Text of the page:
New York City Public Schools: How Many Students Enter and Graduate?

Education is very important because it gets a person ready for a promising career and to be a productive member of society. This is why we go to school from a very early age, to learn as much as possible from tutors and teachers who are well-trained. It is no surprise that ever since the pandemic hit, schools across the world have seen a massive drop in enrollment numbers. 

The outbreak of the deadly coronavirus started in China back in December 2019 and by January 2020, the virus had started spreading to different parts of the world. Many people in different professions felt unsafe due to how quickly the virus was spreading and decided to work from home or leave their job. 

Mid 2020 saw a significant drop in employee numbers in different sectors, especially the education sector. Parents pulled their children out of school because they didn’t want them catching the coronavirus. But, this issue caused a lot of problems with the education process, as students faced the issue of lack of information and an inability to ask their questions in person. Most students have confessed that custom essay writing services like were the only way out for them to complete writing assignments and hand them in on time and professionally.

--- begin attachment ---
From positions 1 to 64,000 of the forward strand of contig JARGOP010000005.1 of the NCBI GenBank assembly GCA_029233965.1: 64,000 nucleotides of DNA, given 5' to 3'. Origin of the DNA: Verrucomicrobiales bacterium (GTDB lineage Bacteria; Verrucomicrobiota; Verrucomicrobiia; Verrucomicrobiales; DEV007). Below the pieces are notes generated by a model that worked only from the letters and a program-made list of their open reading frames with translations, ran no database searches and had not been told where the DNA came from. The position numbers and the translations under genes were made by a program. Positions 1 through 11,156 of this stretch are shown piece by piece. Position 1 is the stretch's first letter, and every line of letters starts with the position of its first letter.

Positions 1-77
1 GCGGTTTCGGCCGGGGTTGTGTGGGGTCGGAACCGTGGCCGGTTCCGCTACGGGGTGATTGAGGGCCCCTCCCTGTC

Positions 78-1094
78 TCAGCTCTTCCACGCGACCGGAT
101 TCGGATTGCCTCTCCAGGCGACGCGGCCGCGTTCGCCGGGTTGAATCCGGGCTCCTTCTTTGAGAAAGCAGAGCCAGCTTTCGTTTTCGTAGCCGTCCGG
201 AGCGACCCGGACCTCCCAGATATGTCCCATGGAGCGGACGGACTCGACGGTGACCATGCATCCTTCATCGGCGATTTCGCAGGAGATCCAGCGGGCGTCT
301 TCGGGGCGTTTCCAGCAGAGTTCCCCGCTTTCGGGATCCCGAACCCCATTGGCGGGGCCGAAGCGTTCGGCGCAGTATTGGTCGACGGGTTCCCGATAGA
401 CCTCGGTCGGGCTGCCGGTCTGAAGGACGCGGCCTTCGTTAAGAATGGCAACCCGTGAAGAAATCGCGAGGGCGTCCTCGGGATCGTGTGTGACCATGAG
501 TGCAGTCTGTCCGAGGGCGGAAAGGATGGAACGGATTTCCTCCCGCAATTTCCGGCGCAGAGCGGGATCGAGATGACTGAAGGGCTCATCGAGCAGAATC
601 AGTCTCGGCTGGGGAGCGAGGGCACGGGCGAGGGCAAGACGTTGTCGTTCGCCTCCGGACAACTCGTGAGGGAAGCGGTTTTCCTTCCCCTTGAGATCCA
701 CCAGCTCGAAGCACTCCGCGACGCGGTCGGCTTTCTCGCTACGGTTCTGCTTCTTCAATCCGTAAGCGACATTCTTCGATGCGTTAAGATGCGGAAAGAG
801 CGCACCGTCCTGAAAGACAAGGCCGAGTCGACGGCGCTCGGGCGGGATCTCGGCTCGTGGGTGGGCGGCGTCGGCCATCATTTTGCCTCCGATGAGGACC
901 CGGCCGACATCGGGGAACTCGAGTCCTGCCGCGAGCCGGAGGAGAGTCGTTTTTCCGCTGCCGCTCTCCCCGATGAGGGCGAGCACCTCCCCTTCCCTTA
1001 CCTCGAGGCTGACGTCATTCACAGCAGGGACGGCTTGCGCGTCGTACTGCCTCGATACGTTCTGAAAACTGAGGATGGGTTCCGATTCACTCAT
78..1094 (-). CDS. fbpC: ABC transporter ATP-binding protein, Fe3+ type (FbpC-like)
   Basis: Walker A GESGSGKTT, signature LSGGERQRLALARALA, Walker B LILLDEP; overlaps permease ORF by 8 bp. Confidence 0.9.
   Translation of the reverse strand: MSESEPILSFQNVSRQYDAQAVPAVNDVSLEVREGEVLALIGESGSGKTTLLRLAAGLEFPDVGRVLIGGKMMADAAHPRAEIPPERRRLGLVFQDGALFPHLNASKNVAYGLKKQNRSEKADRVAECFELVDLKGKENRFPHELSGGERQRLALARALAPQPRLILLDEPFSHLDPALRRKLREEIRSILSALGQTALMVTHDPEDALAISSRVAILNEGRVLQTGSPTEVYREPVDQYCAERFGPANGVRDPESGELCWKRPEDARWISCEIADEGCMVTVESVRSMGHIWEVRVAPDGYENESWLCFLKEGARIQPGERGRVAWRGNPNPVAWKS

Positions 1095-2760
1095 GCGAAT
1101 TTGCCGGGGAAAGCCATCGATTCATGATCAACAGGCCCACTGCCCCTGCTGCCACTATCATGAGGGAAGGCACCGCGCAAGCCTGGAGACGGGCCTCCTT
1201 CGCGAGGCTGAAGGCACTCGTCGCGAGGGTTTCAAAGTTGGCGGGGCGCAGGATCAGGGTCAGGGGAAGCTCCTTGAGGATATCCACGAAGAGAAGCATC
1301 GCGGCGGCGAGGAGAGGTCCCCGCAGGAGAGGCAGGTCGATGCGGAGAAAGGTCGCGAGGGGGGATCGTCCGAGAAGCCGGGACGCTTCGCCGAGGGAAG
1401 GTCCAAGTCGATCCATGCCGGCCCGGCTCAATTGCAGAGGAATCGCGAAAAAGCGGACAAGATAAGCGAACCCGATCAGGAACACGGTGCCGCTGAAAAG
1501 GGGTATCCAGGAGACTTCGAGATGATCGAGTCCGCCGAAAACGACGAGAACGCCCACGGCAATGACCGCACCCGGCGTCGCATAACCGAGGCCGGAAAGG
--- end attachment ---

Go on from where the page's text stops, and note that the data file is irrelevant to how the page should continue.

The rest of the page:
This article will focus on the number of students in new public schools. Plenty of articles have reported that since fall 2019, enrollment has dropped by a whopping 50,000 in New York City. This shows how disruptive the pandemic has been to the American education system. 

What is the reason for this sharp drop in public school numbers?

There have been a variety of reasons that have contributed to the 4.5% drop in New York public school student numbers. One of the reasons is parents opting to teach their children at home rather than send them to school. This is known as homeschooling, and the number of students being homeschooled has gone up since the pandemic. 

The second reason New York City saw a drop in public school numbers is that most families decided to relocate because of the pandemic. New York was one of the worst-hit places in America, with many parents deeming it unsafe for their children and deciding to move out of state or delay sending them back to school. 

Students being enrolled in public schools are a very important factor when it comes to the state deciding on how much funding a school should get. Ever since the pandemic hit, it has been difficult for department officials not just in New York, but across the USA to determine how much money a particular public school needs to keep its doors open. With the recent drop in numbers, certain public schools might be forced to return some of the funds they get if enrollment targets are not hit. 

The suggestion of public school funding being cut has been criticized by some school leaders, who feel funding shouldn’t be reduced due to the pandemic. They feel they should receive the regular full funding they’ve been receiving pre-COVID-19 because the pandemic led to more public schools hiring more substitute teachers to take the place of current ones due to illness.